What can I say? I fucking liked this. But it’s going to be a love it or hate it kind of book for readers because it’s different and crammed with multiple genres and plot elements. So, if you read it because I gave my elusive stamp of approval and walk away thinking I must have been high, then one: you’re right. and two: I’m also high right now.

Please don’t lose trust in me, but this worked for me. I readily admit that might have a lot to do with the audiobook quality because that shit was fucking FIRE.

The author narrates, and at first I was like that’s kind of weird, but then I found out she’s an actress who has been in things like Downton Abbey (never watched it, don’t act surprised.) Seriously, try the audiobook if you’re looking for maximum entertainment from this novel, because Catherine Steadman burns it down.

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Review: Buried (Agent Sayer Altair, #2) by Ellison Cooper

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★★★★½

Minotaur Books | 2019

Opening Hook: Skeletons as a crash pad.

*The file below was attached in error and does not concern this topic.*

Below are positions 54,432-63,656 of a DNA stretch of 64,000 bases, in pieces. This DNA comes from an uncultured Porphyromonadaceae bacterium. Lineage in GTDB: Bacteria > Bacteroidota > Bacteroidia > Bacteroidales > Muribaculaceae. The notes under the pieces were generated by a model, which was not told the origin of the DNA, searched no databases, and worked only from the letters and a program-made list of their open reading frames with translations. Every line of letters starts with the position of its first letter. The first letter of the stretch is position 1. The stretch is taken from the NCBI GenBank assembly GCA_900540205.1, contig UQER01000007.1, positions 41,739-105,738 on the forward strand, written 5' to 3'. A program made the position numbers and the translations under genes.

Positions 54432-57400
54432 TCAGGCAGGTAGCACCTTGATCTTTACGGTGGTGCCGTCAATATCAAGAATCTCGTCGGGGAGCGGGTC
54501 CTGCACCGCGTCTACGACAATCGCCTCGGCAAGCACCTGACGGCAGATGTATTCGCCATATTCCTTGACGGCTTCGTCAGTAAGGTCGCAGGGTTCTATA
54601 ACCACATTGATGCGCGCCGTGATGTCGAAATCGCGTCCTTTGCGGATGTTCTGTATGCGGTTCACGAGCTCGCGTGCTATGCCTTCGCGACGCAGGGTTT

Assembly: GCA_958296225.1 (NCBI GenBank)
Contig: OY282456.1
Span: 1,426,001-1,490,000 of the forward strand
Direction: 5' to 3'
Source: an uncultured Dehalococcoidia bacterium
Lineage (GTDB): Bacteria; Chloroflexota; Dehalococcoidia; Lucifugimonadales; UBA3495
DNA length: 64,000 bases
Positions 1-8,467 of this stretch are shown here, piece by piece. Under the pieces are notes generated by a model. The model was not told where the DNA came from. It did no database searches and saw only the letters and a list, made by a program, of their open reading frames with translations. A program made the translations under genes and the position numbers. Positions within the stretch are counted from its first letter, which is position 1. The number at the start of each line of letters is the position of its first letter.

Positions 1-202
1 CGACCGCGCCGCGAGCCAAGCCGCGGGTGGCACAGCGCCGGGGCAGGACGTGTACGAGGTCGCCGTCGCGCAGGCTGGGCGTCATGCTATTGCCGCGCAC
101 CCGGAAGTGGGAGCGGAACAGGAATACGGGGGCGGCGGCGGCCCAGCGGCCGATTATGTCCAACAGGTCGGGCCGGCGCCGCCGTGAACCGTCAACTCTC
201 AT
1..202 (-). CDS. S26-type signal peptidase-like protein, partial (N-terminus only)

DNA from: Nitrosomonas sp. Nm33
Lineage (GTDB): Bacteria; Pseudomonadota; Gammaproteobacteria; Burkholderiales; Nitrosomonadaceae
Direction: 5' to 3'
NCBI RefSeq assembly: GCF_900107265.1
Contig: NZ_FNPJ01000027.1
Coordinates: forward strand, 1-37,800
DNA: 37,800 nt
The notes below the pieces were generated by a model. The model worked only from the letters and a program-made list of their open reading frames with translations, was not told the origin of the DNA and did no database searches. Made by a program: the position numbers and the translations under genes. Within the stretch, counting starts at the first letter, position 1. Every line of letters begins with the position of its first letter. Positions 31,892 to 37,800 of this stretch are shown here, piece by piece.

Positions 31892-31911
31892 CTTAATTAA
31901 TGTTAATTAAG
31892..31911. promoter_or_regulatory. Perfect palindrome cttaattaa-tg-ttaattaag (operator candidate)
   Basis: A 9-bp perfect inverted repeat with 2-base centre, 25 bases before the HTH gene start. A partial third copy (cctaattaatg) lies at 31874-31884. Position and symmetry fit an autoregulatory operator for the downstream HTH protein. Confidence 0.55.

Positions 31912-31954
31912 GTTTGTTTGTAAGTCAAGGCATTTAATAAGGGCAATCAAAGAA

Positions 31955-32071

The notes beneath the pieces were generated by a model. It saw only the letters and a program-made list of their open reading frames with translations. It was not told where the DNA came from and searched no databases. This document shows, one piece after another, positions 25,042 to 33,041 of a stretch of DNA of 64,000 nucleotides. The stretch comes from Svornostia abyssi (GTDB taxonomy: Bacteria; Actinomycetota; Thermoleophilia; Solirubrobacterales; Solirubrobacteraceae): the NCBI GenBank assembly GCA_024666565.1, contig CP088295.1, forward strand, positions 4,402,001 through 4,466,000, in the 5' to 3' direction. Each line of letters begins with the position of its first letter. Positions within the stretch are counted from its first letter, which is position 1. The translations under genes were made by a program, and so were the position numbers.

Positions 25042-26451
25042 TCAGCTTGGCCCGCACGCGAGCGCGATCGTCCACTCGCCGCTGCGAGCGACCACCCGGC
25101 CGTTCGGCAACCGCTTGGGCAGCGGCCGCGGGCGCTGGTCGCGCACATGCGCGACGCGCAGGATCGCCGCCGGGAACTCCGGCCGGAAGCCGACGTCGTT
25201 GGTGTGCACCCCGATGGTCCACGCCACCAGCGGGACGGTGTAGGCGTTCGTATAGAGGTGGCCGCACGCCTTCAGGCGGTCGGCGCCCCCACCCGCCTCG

Main Character: Made of cardboard, but good at her job.

Plot Twisty-ness: Mommy would be proud.


I read Caged last year, the first in this series featuring FBI agent/neuroscientist Sayer Altair, and my review basically came down to two things.

One: the twists were uninspired. While they did exist, it was the same thing over and over again and it became predictable and monotonous.

And two: the lead character of Agent Altair was boring AF. I’m sorry, but girl has the personality of a cardboard cutout.

For the second instalment in the series, I’m happy to say the author definitely fixed the first issue and clearly tried to make some headway with the second. That’s why this book gets half a star more than its predecessor.

That’s just the kind of generous reviewer I am.

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Review: The Curse of Tenth Grave (Charley Davidson, #10) by Darynda Jones